Viewpoints

Ancient Secrets

Published: Sunday June 29, 2014 MYT 12:00:00 AM
Updated: Sunday June 29, 2014 MYT 11:26:52 AM

Reflecting through fast

IT is that time of the year when I’m reminded to pause and reflect on life, with the start of the fasting month.

As my Muslim friends observe Ramadan with prayers and abstaining from eating and drinking after sunrise until sunset, I view the holy month with reverence.

The art of reflection is vital for our busy lifestyle because it allows every individual to make an audit of one’s qualities, feelings and thoughts.

Everyone should develop this system at some point of time in a year or you can end up worrying about the future, regretting the past and not living in the present.

Since ancient times, intuitive reflection has been practised in almost all faiths because it holds the secret to harmonious and balanced living.

It is the key activity to ease our body, mind and spirit, and provide the individual with a chance to make positive changes and decisions.

In short, it is a profound way to achieve and enjoy good physical and mental health and spiritual accord.

Abstaining from food for a specific period places both our mind and body in an excellent state of wellbeing.

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Starting today and over the next one month, I will be observing my own method to take stock of my life by skipping at least one meal a day and consuming less food; I will also fast mentally, through silence.

Fasting is an ancient practice that allows us to cleanse the body and reinforce the mind to refuse the overwhelming compulsion to eat.

Animals, which depend only upon nature, fast spontaneously if there is any disease, and cure themselves by natural means – that is, via sunlight and fresh air, fast and rest.

I had an opportunity to stay in and learn the art of happy living under the 14th Dalai Lama in his monastery in Dharamshala in India a few years ago where he gave a discourse on fasting.

According to the spiritual leader, both fast and feast are blessings to human beings; however, a spread gives a person an immediate blessing which vanishes in a few hours, invoking a craving for more; whereas a fast gives us a different kind of happiness more lasting than that of a feast.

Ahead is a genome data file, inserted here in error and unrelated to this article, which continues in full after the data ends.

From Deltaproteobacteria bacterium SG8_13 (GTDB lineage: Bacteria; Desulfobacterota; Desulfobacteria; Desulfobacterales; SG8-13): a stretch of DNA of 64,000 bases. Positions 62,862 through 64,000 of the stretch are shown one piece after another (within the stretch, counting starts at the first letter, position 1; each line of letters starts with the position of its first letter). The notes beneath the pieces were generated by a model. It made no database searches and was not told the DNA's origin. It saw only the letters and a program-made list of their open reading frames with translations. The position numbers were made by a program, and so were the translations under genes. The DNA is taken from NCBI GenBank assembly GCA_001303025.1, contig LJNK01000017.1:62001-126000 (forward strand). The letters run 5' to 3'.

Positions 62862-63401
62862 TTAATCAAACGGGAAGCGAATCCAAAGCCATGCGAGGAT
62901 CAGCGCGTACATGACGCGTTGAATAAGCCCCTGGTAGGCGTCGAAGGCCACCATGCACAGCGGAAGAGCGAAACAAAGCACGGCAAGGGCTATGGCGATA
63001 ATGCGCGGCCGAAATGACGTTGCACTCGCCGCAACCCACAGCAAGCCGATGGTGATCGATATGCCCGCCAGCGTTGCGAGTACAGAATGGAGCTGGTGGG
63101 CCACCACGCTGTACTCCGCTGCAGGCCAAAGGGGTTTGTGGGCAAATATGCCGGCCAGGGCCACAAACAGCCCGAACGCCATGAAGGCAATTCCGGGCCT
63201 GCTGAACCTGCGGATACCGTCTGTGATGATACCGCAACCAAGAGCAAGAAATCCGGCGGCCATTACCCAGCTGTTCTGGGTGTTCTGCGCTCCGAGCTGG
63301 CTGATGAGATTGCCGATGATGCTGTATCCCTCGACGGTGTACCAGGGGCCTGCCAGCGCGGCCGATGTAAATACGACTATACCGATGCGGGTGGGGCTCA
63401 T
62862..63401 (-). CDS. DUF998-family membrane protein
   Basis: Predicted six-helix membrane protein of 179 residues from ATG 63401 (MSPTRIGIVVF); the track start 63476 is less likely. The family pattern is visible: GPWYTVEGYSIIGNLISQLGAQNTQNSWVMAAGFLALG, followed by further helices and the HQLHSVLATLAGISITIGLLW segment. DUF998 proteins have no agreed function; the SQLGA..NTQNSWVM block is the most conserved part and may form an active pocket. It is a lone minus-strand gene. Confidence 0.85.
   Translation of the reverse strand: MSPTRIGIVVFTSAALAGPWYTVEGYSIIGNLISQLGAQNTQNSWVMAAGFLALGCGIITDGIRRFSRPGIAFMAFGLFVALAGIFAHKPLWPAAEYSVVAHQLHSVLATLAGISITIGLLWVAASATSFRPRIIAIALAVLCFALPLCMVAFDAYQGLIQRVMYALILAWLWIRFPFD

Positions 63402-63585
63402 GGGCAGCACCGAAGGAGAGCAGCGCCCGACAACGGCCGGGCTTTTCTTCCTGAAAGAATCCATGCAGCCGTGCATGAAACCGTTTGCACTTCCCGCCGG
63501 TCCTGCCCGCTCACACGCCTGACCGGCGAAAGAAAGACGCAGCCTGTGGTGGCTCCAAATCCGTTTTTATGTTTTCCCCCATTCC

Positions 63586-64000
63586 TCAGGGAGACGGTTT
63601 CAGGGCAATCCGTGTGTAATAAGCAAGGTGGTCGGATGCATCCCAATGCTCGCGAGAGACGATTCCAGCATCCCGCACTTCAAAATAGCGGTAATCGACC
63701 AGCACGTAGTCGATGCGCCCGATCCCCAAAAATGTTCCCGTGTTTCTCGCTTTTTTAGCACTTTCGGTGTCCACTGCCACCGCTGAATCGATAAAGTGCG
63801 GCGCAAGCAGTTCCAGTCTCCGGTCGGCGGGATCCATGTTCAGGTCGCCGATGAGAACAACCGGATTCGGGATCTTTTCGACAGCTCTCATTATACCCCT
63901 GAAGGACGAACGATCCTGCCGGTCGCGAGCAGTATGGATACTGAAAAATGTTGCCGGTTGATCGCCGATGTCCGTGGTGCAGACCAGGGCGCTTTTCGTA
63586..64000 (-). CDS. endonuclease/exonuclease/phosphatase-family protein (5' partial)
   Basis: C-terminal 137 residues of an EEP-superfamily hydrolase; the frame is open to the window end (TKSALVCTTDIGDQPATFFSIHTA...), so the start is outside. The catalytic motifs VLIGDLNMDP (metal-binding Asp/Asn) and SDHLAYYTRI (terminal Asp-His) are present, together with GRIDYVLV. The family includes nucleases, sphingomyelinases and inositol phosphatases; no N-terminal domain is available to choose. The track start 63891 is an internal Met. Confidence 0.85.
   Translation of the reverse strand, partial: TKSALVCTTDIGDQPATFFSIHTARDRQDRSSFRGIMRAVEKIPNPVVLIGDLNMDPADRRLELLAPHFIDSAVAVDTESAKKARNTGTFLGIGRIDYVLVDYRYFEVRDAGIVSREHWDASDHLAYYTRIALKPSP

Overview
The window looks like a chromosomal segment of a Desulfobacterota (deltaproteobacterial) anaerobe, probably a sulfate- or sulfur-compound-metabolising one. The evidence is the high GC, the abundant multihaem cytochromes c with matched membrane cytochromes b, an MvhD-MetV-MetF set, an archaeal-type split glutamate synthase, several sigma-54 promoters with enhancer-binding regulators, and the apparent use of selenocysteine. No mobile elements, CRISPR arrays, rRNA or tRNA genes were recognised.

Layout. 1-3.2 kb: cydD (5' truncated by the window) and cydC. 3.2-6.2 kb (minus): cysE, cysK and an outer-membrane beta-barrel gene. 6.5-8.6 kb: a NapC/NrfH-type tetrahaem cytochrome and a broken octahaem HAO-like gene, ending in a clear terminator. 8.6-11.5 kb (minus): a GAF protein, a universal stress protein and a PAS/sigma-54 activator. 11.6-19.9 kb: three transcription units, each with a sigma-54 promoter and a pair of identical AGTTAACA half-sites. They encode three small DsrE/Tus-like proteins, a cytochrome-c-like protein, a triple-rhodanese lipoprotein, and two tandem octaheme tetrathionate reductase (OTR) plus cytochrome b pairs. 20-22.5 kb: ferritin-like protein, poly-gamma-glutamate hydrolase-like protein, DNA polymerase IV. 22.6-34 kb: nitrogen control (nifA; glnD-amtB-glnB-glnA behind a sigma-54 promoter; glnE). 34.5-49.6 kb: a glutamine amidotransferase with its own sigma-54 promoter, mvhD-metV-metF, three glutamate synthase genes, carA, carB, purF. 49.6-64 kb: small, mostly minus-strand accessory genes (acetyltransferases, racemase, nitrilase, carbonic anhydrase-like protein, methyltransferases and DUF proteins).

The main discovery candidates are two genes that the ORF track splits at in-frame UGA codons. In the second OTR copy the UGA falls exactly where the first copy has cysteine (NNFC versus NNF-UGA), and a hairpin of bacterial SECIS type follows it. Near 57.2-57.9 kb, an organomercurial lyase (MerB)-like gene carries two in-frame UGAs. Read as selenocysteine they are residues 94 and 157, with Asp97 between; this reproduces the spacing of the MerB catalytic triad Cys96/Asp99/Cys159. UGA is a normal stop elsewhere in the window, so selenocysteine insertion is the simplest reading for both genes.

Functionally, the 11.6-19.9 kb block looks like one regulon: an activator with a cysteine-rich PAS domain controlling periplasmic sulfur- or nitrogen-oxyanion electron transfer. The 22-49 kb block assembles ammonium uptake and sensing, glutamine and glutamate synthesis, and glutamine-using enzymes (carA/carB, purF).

The act of refraining from food provides a continuous flow of contentment, which brings cheerfulness to the body and a sense of fulfilment that remains in our life system.

There are several methods of fasting and the ultimate objective of each is to attain reflection and realisation.

Some avoid all food and water; others take only water or juice; some abstain from heavy foods like meat or grains. There are people who observe half-day fasts, or cut out salt completely.

Hindus observe certain days of the week, month or even year to fast, and many fast at least twice a month on the 11th day of the waning and waxing moon as it is regarded as beneficial.

The practice most commonly followed by the Hindus is to skip one meal, normally breakfast, on Tuesdays and Fridays.

Why? Tuesday is ruled by Mars and Friday by Venus, and both the planets are known to exert aggressive influence on humans.

Eating less, particularly on two days every week, helps people avoid indigestion and getting into hostile moods.

Different communities have different variations in fasting suited to their belief and religious system but in general, it is good to give our stomach a holiday every once in a while.

Besides giving a rest to the overworked digestive organs, we should also fast our mind through silence, which can help heal and rejuvenate the body.

The exercise of silence offers us a channel to flush out our negative thoughts and allows the mind to absorb fresh input.

Hindus observe silence twice a month, during the waxing and waning of the moon because the moon is supposed to influence the mind.

Such practices are regarded as favourable and are followed from 6am to 6pm; some people who observe this do not consume food or drink during the period.

I learnt the power of silence from the silent guru Mother Meera from Germany, who says the most powerful transmission of divine energy and experience comes when the mind is quiet.

The absence of sound prevents our body and mind from being overworked and taking a vow of silence provides rest and restores our body.

In fact, I’m in Sydney today to receive Mother Meera’s grace of silence as she is on a tour of Australia to promote her sight and silent therapy.


  • T. Selva is the author of the Vasthu Sastra Guide; follow him on Twitter at @tselvas or write to him at tselvas@thestar.com.my
  • The views expressed are entirely the writer's own.


VASTHU SASTRA TALK

T. Selva will present a talk on how to choose an auspicious property and energise a house using pyramids at The Star Property Fair on July 26 at 2pm at G Hotel, Jalan Gurney, Penang. A similar session will be held on July 27 at 11.30am at the same venue. Admission to both talks is free; to register, call 012-329 9713.

T. Selva, senior consulting editor at The Star, is the first disciple of 7th-generation Vasthu Sastra master Yuvaraj Sowma from Chennai, India. This column appears on the last Sunday of every month.


Tags / Keywords: Lifestyle, ancient

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